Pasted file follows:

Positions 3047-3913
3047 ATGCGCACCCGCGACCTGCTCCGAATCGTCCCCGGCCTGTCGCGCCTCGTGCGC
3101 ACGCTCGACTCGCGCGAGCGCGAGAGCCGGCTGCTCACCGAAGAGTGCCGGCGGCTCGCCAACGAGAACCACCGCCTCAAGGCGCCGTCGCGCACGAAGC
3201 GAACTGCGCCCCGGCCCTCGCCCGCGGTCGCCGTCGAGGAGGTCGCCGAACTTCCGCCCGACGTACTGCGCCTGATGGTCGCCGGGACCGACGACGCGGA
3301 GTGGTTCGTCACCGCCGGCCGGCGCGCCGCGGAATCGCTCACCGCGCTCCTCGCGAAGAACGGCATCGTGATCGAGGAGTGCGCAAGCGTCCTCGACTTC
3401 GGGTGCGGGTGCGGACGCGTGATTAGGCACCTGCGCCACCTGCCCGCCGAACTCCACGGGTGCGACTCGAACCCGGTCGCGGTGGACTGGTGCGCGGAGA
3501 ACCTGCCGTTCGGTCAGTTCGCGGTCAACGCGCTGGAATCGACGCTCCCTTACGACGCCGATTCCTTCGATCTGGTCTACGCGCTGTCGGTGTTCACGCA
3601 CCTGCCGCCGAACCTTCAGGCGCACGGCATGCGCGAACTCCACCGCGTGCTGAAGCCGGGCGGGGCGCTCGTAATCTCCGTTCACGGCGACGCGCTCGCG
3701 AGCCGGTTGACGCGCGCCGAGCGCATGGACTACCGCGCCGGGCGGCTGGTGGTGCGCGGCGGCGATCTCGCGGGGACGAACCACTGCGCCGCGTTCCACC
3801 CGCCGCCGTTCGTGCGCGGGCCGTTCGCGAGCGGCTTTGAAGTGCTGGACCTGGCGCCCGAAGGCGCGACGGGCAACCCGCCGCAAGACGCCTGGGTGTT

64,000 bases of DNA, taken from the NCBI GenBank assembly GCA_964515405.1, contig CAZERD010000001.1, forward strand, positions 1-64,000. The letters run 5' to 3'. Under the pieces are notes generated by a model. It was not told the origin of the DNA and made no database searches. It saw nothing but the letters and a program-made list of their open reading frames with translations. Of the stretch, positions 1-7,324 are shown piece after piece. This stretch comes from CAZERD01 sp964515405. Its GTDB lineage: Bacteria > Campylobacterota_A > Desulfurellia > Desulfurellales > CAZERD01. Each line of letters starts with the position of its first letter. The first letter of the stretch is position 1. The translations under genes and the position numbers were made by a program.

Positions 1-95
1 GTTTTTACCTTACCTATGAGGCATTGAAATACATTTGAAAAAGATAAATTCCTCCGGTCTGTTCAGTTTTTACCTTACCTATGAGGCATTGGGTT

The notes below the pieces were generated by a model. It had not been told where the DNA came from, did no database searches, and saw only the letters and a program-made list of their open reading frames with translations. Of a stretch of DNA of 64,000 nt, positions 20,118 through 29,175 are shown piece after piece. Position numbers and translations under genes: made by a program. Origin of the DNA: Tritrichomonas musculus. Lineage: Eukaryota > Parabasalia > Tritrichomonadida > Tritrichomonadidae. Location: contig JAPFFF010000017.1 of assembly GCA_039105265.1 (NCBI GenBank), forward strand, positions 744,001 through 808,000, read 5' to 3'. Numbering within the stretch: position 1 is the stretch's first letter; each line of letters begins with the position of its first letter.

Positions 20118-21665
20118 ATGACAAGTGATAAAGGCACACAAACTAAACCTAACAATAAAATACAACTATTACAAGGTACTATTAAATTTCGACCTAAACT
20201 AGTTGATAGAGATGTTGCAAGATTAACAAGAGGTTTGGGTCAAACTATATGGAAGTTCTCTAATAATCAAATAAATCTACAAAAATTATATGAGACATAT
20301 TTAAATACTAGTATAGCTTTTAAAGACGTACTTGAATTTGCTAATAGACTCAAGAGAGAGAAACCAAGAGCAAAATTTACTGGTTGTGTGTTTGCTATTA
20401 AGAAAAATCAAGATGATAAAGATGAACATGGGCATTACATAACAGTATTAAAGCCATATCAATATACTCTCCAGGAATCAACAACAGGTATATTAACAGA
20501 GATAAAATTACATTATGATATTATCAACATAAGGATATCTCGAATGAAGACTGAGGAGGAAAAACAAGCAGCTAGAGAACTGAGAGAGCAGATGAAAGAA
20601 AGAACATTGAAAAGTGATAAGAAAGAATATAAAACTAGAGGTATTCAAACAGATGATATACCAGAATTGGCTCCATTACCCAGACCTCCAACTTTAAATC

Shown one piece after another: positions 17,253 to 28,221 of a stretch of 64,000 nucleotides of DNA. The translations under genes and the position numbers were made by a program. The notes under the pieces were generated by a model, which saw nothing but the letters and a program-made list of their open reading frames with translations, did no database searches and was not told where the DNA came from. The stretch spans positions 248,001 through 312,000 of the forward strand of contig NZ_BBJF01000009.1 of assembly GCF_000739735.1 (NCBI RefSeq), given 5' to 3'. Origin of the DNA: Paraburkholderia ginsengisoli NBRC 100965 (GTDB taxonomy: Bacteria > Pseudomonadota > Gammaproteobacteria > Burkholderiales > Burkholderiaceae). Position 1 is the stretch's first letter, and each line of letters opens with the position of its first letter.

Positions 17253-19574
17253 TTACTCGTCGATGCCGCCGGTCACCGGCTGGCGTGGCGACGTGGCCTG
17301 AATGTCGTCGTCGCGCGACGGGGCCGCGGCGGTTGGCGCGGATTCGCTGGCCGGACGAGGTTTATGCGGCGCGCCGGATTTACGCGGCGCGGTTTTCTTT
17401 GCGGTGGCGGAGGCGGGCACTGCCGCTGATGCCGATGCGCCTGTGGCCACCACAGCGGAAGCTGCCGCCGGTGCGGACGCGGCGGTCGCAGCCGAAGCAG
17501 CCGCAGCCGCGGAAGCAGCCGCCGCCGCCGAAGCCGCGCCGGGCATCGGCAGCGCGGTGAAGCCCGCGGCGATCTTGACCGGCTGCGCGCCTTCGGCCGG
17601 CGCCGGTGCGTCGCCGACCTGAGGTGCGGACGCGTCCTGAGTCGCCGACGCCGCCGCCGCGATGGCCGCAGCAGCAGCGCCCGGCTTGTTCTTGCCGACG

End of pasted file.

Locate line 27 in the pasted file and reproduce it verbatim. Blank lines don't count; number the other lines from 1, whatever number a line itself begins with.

17501 CCGCAGCCGCGGAAGCAGCCGCCGCCGCCGAAGCCGCGCCGGGCATCGGCAGCGCGGTGAAGCCCGCGGCGATCTTGACCGGCTGCGCGCCTTCGGCCGG